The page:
Americans cut loose from ideology and identity have only a politics of experience left.

"By experience, I mean either direct, good, positive experience with government, or empathy--the ability to see what small groups do with conflicts and how they solve them. And that can only occur through social capital. And as we begin to lose that linkage to government, democracy is imperiled. Because then we don't understand why it is these people are doing this. If we don't have really good social skills and we haven't tried to be engaged in group problem-solving, after a while you begin to see the world in half-hour sitcoms and hour-long dramas, and they resolve everything in 55 minutes. Why does it take years for the government to deal with transportation? They must be too big, too incompetent. Maybe if you get rid of them, the problem will go away."

But local political involvement of the sort that's in decline tends to generate more understanding.

"Now try to get into a PTA and try to look at the range of problems facing education today and try to work at it as a citizen," Volgy continues. "All of a sudden you have a very different appreciation of problem-solving. And you may still think there are very bad and good people in government, but you begin to understand a little bit more what they're trying to do. We know that in our own lives. Half of us don't know how to program a VCR, because it's too complicated. Why would we expect that somebody overnight would resolve the problem in the economy? But we don't think of it in those terms because we are losing social capital."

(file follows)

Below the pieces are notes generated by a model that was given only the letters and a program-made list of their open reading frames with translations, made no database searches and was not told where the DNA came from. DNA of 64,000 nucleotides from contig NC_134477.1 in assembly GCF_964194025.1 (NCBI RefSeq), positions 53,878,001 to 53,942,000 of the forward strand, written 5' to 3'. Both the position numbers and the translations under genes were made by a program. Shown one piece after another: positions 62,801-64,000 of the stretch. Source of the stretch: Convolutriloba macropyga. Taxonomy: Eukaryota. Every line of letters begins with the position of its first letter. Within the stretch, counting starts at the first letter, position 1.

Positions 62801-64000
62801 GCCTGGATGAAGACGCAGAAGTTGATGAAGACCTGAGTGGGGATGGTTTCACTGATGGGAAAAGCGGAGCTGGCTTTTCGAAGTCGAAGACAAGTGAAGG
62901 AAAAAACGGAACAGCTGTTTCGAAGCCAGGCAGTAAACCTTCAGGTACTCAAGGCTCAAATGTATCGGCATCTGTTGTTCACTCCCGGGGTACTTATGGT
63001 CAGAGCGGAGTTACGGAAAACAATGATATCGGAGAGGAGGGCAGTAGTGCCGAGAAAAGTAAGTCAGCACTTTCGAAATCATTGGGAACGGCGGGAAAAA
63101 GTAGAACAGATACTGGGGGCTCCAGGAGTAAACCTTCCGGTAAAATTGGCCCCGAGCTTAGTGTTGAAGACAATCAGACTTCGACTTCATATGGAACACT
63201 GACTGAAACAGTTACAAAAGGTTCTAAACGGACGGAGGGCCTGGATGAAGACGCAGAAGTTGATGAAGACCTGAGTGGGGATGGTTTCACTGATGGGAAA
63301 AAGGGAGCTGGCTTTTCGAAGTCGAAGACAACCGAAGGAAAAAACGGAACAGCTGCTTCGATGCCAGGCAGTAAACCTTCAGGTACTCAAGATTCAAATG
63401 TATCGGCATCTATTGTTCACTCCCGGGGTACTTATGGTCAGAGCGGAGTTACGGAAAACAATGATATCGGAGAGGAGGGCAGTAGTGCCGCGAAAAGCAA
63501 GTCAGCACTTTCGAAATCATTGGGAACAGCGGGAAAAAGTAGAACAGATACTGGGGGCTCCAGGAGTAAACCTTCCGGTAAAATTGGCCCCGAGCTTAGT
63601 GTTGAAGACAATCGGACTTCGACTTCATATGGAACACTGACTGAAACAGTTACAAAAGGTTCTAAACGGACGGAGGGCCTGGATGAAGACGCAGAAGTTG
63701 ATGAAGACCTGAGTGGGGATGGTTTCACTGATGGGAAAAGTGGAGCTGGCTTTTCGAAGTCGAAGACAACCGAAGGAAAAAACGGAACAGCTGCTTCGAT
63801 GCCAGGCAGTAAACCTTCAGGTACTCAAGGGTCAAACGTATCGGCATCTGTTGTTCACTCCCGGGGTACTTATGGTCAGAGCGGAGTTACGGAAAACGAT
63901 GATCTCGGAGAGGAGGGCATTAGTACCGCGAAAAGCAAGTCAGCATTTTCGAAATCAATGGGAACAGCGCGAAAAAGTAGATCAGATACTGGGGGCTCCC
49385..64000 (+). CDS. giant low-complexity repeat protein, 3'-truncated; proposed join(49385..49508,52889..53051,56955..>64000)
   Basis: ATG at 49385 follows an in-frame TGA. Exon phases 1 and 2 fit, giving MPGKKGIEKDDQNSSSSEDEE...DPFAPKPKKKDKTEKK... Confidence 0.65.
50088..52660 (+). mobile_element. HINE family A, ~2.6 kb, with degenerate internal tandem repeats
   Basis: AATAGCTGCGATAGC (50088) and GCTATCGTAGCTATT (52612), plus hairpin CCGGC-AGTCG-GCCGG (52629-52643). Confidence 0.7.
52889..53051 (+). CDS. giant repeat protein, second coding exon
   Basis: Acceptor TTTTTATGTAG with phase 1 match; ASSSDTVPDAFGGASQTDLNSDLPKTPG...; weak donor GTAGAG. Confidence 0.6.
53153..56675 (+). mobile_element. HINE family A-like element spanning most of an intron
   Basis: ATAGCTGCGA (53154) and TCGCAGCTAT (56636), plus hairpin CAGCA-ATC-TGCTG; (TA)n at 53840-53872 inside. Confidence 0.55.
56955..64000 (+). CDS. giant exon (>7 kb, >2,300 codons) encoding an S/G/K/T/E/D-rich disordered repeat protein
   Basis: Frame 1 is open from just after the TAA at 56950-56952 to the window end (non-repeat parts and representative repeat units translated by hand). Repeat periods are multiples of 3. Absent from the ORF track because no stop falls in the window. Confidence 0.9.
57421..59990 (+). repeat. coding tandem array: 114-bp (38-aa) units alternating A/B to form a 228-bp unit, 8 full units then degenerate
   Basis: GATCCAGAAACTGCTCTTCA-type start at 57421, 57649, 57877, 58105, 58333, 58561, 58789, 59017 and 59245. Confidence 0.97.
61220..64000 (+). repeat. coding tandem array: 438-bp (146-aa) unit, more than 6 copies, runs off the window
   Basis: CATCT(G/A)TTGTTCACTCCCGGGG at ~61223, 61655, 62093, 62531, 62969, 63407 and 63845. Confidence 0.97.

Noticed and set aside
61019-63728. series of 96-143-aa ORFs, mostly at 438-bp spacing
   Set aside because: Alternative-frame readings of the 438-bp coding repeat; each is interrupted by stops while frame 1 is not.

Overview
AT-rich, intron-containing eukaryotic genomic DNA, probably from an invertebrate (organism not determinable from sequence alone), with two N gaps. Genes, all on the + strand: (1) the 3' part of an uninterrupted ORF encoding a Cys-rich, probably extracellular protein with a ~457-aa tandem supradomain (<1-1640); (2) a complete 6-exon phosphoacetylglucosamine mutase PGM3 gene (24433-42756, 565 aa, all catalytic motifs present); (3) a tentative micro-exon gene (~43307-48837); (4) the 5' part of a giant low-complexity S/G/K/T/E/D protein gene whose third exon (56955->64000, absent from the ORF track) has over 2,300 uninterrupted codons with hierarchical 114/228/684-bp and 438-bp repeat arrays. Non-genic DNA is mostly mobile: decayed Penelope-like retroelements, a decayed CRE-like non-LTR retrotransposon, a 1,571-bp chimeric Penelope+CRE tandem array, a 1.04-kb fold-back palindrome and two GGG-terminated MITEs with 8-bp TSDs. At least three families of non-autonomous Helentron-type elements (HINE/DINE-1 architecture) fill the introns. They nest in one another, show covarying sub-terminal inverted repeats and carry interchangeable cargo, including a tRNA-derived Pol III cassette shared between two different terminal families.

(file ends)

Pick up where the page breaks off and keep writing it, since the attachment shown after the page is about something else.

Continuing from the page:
Volgy says his book focuses on declining party identification and declining social capital, which is worsened by a corresponding rise in the complexity of civic matters. As a result, "There is much less empathy today than ever before between citizens and those who are elected," Volgy says. "And we don't even begin to see what people in office actually do. And as a result, everybody's in a lot of trouble."

There are no easy answers, although Volgy has not completely lost hope.

"I don't think all is bleak," he says, "but the answers to this are really complicated, and a lot of it will do with the economy."